Yule and the Moon of the New Year, at 4% Crescent
The Webb in its L2 orbit:
“Telescope deployment is complete. Webb is now orbiting L2. Ongoing cooldown and eventual instrument turn-on, testing and calibration occur. Telescope mirror alignment and calibration also begin as temperatures fall within range and instruments are enabled.
The telescope and scientific instruments started to cool rapidly in the shade of the sunshield once it was deployed, but it will take several weeks for them to cool all the way down to stable operational temperatures. This cooldown will be carefully controlled with strategically-placed electric heater strips. The remaining five months of commissioning will be all about aligning the optics and calibrating the scientific instruments.” NASA
Monday gratefuls: Mental health care for teens. Jon’s care for Ruth yesterday. The tenderloin roast. Yumm. The blizzard in Maine. The cold in Minnesota. The mind numbing 45 degrees we had here today. Ode in Mexico. Peak TV. All the wonderful series on now. Righteous Gemstones. Pennyworth. Bulgasal. Hotel del Luna. Qin Empire. New Book-Becky Chamber’s, A Long Way to a Small Angry Planet.
Sparks of Joy and Awe: Life
Tom asked me this morning how I got along so well with prostate cancer. With grief. With living alone. OK, he didn’t ask those last two, but I figure he implied them.
When first diagnosed in May of 2015, six months after we moved to Colorado, cancer hit me hard. I sat there in Eigner’s office listening. Who me?
When I got in the car to drive back home, the first thought was: Don’t drive when in the grip of strong emotions. Oh. Yeah. Sat there for a minute wondering if it was a good idea to pull out of the parking lot. But. How am I gonna get home?
The mountains were still new to me then. Amazing me each time I went somewhere. Still true, yes, but then my amazement was new, too. I chose to drive back Deer Creek Canyon Road, a sort of back way from Littleton to Conifer.
Turning left about three miles north of the Denver Botanical Gardens, I began the trek up the site, millions of years ago, of the Rocky Mountain Orogeny. Rocky Cliffs rose from the Earth and the road began to climb as Cliffs and Streams and Boulders began to dominate. Colorado Blue Spruce, Ponderosa Pine, Lodgepole Pine. Aspen. A few Willows and Dogwoods along Deer Creek
Numb. Yes, numb. But then. These Mountains. The layer cake of their formations. One strata on top of another pushed up, up, up out of the Bedrock during the Laramid Orogeny, 80 to 55 million years ago. This Rock was ancient then, resting in place, awaiting the slow changes that come even to the seemingly obdurate.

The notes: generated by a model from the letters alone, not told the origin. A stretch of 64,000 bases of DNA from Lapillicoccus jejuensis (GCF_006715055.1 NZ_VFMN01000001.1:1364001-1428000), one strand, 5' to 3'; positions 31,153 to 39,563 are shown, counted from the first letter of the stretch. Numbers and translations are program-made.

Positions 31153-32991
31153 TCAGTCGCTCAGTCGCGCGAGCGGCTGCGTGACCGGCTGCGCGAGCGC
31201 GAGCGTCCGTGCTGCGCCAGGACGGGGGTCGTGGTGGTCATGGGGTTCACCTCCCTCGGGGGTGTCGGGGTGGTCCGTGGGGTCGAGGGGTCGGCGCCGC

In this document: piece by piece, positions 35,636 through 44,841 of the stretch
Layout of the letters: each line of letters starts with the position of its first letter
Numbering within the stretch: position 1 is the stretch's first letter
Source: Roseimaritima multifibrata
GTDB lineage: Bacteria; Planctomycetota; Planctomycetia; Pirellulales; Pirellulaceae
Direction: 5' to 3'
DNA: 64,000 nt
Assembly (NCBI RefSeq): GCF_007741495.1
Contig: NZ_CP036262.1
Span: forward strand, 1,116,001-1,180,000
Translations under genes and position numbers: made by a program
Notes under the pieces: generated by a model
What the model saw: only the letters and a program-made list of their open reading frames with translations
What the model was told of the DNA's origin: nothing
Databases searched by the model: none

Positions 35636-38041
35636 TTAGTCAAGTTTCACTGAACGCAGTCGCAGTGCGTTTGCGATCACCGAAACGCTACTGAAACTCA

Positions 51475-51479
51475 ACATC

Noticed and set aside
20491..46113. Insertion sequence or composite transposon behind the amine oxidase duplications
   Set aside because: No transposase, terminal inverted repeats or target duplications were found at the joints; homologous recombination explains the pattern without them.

These facts were fresh with me because, as is my way, I’d been reading a lot about the Rockies before and after our move. I like to know where I am. And how it got to be there.
Huh. It hit me. I’m such a Mayfly. Even my cancer is such a small thing. Big to my life, sure, but in the scope and sweep of these Mountains, Granite and Gneiss and Marble and Shale exposed after a long, long sleep. A sweep of the second hand.
As is also my way my Body went out to the Mountains, following them as I drove. Embracing them as teachers, as guides on this Planet we share. I gradually became calm, understanding that my life and the life of the Mountains are not separate, but joined. Now and forever.
There is a Great Wheel not wedded to the Seasons of temperate latitudes, but one wedded to the creation, life, and inevitable doom of this Rocky, Watery place we call home. I am part of that Great Wheel’s turning. As are each of you who read this.
Before what I have long called the Consolation of Deer Creek Canyon, I experienced the Consolation of the Great Anoka Sand Plain, the shore of the Glacial River Warren. There in Andover I planted, Kate weeded. Flowers and vegetables grew. Dogs ran here and there in the Woods. Bees flew in and out of the Gardens, the Orchard.
Each fall I would find Folk Alley radio on the internet, turn it up so I could hear on our small brick patio outside the lower level. There I would replenish the soil with compost and other nutrients. Digging out onto a tarp, then shoveling it back in. When that was finished I would open the boxes of Bulbs, Corms, and Tubers and Rhizomes. They would go in the Soil, with a bit of fertilizer, at the right depth, then get tucked in with a hard pat. Next Spring there would be Lilies, Tulips, Iris brightly signaling a new growing season.
I loved that work on those fall afternoons. I’d often hear the Andover Marching Band practicing. The Garden of course had its rhythms. It was finishing as I planted the perennial Flowers.
The Garden fed us all year. Fresh veggies, canned veggies. Fruits, too. Raspberries, Honey Crisp Apples. Plums. Cherries. The Bees gave us Honey.
The Garden was part of me and I, after the eating the produce and the Honey, was part of it. I call this the true transubstantiation.
In all Seasons I would hike to my Tree in the Boot Lake Scientific and Natural Area. I would sit with my back against it, looking at all of its Children who grew in an irregular circle around it. I sprinkled Tully’s ashes there. She was a sweetheart and I wanted to honor her.
I’ve gone on too long. The point is, I long ago found my place in the Natural World, its bounty, its death, its ongoingness. And as the Mountains along Deer Creek Canyon reminded me, that was and is enough.